Hopefully, the resin/glue makers will rise to the challenge and provide additional options for laminators. Given the hazards posed by formaldehyde (it has been linked quantitatively to health concerns such as cancer and eye irritation and qualitatively to asthma and reduced fertility), getting this rule in place was essential to public health protection.

The final rule also has two provisions that set helpful precedents for other chemical safety regulation.

1. Transparency and Confidential Business Information (CBI). Consistent with long-standing practice, EPA determined that information about the compliance status of a particular lot, batch or shipment of wood products meets the statutory definition of a health and safety study and, therefore, is not eligible for CBI protection under exemption in TSCA. As a result, upon request, EPA must disclose compliance test results, the panel producer or product tested, and the test method used that are submitted to the agency. The agency also mandated disclosure of test results to companies that purchase directly from a certified manufacturer.

In addition, CBI claims for other types of information must be substantiated pursuant to new provisions in the TSCA reform law enacted in June 2016. The person claiming CBI must generally provide substantiation and certification of confidentiality claims. This claim expires after ten years unless renewed.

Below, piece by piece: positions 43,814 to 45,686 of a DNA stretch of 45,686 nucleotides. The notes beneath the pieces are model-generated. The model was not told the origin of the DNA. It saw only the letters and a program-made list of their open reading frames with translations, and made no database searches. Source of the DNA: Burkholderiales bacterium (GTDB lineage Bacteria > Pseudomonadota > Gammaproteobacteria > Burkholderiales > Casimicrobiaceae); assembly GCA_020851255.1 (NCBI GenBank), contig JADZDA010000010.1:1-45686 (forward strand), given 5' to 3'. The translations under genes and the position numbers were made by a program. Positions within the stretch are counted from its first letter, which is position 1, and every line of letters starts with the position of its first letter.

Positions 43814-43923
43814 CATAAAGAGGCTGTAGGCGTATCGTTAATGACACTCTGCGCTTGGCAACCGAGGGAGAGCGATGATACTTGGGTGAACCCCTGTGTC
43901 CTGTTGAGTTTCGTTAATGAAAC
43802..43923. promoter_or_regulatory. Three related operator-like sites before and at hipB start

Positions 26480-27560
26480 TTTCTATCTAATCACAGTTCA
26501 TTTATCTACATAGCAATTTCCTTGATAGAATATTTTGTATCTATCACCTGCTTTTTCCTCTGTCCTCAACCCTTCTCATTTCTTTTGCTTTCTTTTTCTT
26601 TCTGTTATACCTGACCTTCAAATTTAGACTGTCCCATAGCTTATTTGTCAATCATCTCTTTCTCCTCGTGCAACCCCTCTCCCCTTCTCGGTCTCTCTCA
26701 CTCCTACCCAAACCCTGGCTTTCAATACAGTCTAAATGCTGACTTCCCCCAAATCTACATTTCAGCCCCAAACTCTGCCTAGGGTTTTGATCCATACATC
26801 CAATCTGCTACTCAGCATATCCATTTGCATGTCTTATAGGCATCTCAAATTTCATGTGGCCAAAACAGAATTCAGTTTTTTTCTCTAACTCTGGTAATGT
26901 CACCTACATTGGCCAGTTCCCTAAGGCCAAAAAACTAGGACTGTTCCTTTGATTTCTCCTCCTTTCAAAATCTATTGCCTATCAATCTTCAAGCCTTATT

These provisions are critical since accreditation bodies and third party certifiers (TPC) must submit annual reports to EPA that provide this testing information. In addition, TPCs must notify EPA when they identify compliance failures based on required quarterly testing. EDF urges EPA to proactively make these annual reports publicly available on its website.

2. Impartiality of Third-Party Certifiers (TPCs). From children’s products to food to energy efficiency, there is a trend for regulatory agencies to rely on third parties to certify compliance with standards, especially where the activities occur in other countries. The problem is that the manufacturer being certified often gets to pick the firm to do the certifying, and it pays for the service. This situation presents a conflict of interest.